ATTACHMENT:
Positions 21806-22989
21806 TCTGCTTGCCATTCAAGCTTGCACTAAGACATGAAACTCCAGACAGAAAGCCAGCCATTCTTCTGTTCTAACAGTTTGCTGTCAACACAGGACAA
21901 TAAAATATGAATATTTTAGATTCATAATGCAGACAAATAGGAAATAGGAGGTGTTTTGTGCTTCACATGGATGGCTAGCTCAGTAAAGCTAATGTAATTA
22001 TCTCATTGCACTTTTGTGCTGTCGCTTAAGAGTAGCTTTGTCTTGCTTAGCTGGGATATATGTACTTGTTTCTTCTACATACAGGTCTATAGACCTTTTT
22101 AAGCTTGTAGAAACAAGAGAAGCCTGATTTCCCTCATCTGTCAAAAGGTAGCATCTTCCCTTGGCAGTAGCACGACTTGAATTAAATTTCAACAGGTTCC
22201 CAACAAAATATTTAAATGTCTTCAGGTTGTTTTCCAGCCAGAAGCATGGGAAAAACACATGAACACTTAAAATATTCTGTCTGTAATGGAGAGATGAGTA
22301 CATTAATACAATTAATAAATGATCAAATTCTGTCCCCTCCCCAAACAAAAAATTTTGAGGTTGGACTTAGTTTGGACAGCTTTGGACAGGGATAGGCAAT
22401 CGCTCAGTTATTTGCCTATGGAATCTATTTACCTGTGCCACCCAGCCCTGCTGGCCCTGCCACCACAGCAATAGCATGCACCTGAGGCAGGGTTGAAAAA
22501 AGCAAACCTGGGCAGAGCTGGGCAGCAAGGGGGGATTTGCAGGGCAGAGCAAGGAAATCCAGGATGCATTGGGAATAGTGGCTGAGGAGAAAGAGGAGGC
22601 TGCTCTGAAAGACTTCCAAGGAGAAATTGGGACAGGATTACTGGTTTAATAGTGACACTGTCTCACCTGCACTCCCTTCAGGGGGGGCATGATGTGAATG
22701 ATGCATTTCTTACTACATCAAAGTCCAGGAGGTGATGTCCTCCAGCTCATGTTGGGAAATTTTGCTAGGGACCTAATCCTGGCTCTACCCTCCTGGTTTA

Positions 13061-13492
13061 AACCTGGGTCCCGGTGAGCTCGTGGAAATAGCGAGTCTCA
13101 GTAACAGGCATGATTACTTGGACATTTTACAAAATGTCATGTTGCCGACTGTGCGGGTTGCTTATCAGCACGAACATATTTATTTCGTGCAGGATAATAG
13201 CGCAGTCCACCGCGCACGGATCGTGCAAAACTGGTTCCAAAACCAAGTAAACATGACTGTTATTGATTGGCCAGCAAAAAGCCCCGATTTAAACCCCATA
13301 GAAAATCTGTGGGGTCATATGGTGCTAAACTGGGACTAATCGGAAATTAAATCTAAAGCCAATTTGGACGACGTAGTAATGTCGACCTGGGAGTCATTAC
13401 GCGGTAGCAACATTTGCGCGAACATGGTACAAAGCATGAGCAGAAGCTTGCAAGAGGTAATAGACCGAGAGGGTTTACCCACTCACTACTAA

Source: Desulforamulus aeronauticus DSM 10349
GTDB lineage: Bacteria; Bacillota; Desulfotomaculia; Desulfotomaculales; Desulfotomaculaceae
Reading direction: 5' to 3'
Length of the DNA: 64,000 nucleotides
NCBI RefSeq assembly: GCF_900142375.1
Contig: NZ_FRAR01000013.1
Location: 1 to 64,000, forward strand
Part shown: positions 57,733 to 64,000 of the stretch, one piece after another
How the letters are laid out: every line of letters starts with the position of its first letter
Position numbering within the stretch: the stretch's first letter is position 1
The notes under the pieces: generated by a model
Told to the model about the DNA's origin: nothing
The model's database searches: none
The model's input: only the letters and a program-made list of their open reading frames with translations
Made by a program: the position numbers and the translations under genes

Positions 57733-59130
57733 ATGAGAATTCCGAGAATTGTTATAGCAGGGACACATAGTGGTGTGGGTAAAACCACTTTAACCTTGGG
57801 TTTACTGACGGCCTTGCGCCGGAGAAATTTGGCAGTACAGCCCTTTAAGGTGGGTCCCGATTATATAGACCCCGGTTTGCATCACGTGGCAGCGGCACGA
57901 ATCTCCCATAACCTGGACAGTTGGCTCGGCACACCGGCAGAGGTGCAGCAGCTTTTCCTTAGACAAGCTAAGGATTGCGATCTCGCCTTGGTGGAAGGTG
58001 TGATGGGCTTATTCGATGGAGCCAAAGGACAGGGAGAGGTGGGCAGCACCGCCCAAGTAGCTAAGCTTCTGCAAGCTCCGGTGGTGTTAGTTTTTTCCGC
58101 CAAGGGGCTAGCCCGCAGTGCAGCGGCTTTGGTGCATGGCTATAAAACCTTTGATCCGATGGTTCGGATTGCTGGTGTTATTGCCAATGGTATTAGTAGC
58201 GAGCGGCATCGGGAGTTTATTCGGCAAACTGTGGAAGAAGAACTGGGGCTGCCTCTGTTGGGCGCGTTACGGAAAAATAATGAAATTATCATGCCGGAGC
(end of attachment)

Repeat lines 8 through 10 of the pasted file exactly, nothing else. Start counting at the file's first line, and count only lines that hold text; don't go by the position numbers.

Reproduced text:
22401 CGCTCAGTTATTTGCCTATGGAATCTATTTACCTGTGCCACCCAGCCCTGCTGGCCCTGCCACCACAGCAATAGCATGCACCTGAGGCAGGGTTGAAAAA
22501 AGCAAACCTGGGCAGAGCTGGGCAGCAAGGGGGGATTTGCAGGGCAGAGCAAGGAAATCCAGGATGCATTGGGAATAGTGGCTGAGGAGAAAGAGGAGGC
22601 TGCTCTGAAAGACTTCCAAGGAGAAATTGGGACAGGATTACTGGTTTAATAGTGACACTGTCTCACCTGCACTCCCTTCAGGGGGGGCATGATGTGAATG